"Ah, Dottie, I don't need a drink."
"You're off duty, right?" she smiled.
Hugh felt a stab of pressure with Dottie hovering, so he took the glass. He caught himself staring at her décolletage and brought his gaze down, but now he was confronted by the sight of her legs. Clearing his throat, he decided to look at the wallpaper to his right. "What is it you want to talk about?"
"Well…" Dottie began and settled herself on the loveseat, patting the space next to her. "Why don't you sit here?"
Hugh felt his head swimming and once more directed his comment to the wall. "Ah, it's all right. This chair's fine."
"Hugh, I'm over here," Dottie called from the loveseat.
"Right," he said, swinging his head back around and concentrated on her face. Was that lipstick she was wearing?
"And you haven't taken a drink," she pointed out.
Hugh looked at the glass in his hand. "I'm not very thirsty, I guess."
Dottie suddenly felt at a loss. Hugh didn't seem to be comfortable and she wasn't sure what to do next. "Hugh, don't you want to be here?"
"No…yes, I do…I mean…" He thought that perhaps he should just swallow the drink down. He felt warm, and he was sure that it wasn't because of the central heating. "I thought you said we needed to talk."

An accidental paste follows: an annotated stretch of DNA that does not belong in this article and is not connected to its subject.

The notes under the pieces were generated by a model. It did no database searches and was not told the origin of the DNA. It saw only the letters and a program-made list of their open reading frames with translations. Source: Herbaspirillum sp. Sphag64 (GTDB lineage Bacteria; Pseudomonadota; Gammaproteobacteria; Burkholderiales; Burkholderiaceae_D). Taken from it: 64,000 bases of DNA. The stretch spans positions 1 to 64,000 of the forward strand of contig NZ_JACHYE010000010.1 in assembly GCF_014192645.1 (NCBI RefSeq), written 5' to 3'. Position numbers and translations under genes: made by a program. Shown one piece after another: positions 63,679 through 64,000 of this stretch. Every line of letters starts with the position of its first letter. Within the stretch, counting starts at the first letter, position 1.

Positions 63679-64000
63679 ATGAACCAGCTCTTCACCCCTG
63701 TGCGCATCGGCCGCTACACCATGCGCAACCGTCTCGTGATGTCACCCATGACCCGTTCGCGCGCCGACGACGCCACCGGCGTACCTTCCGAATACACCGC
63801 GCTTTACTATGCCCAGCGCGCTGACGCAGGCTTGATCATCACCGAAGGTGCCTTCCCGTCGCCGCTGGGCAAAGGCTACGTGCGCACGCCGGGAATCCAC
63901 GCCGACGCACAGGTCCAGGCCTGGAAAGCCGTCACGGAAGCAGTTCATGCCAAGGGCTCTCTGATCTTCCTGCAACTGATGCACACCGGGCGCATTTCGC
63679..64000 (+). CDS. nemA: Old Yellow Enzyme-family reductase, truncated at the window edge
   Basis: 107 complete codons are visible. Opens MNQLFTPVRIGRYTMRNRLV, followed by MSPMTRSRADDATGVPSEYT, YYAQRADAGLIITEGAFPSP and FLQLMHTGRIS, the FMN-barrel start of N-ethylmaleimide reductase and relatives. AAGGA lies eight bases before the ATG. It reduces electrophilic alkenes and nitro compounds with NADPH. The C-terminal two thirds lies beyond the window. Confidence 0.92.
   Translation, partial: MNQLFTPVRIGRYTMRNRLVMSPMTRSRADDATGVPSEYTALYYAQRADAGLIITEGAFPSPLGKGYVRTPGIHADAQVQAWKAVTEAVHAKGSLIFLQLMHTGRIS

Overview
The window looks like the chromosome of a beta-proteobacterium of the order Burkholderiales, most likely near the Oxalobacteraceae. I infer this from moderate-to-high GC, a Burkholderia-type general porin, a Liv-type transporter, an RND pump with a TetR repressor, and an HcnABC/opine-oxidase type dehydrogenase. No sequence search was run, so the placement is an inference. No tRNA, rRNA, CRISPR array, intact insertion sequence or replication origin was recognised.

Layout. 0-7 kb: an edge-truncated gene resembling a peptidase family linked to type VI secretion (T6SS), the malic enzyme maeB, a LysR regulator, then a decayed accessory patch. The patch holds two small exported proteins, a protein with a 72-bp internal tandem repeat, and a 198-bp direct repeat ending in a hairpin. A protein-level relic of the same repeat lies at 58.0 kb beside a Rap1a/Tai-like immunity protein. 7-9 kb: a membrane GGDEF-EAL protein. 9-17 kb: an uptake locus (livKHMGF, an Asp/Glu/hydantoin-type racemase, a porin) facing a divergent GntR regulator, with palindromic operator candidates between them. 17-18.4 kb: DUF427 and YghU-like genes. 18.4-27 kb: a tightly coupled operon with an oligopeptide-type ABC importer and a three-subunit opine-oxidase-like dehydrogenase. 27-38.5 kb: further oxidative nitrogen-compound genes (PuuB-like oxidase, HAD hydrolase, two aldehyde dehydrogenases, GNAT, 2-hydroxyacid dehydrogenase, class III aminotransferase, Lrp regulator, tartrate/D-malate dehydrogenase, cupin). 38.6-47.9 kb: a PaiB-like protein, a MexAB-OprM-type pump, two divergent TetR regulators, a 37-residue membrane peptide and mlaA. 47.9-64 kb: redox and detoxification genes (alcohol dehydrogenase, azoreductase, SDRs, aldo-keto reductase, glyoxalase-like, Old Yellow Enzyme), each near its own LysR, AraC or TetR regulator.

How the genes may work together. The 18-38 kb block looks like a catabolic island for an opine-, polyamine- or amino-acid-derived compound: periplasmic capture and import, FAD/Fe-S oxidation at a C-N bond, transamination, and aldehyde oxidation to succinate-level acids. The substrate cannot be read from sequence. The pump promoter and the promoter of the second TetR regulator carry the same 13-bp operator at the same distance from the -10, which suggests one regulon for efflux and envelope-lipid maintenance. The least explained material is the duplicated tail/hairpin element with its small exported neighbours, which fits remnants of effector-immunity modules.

"We will," Dottie smiled. "But we can't if you're sitting so far away and you won't even look at me."
Before Hugh even had time to respond, Dottie crossed the parlor and settled on Hugh's knee. Her unexpected action caused Hugh to spring up in surprise and the drink sloshed out, dotting the front of his uniform. "Oh creepers!" he exclaimed.
"Oh goodness!" Dottie cried, bolting up and blushing furiously. "I'm so sorry. Let me get a kitchen towel."
Hugh ran his palms over the uniform, brushing off the wetness. "No, no, I'm all right. There's no need."
Mortified, Dottie hid her face in her hands and her shoulders began to tremble silently. Hugh wrapped her in an embrace. "Dottie, it's just a uniform jacket. It's easily cleaned." She sniffed and Hugh pulled back slightly, trying to disengage her hands from her face. "Hey now," he murmured. "It's really all right, nothing to cry about. Here, look at me."
Dottie could hear the smile in his voice and it made her feel even more embarrassed, but something in his tone was reassuring and she finally brought her hands down. They were standing so close to each other, just as close as they were at the theatre all those months ago. She brought her eyes up to meet his disarmingly direct gaze and in just an instant, caught the briefest flutter before dropping her eyes to the floor.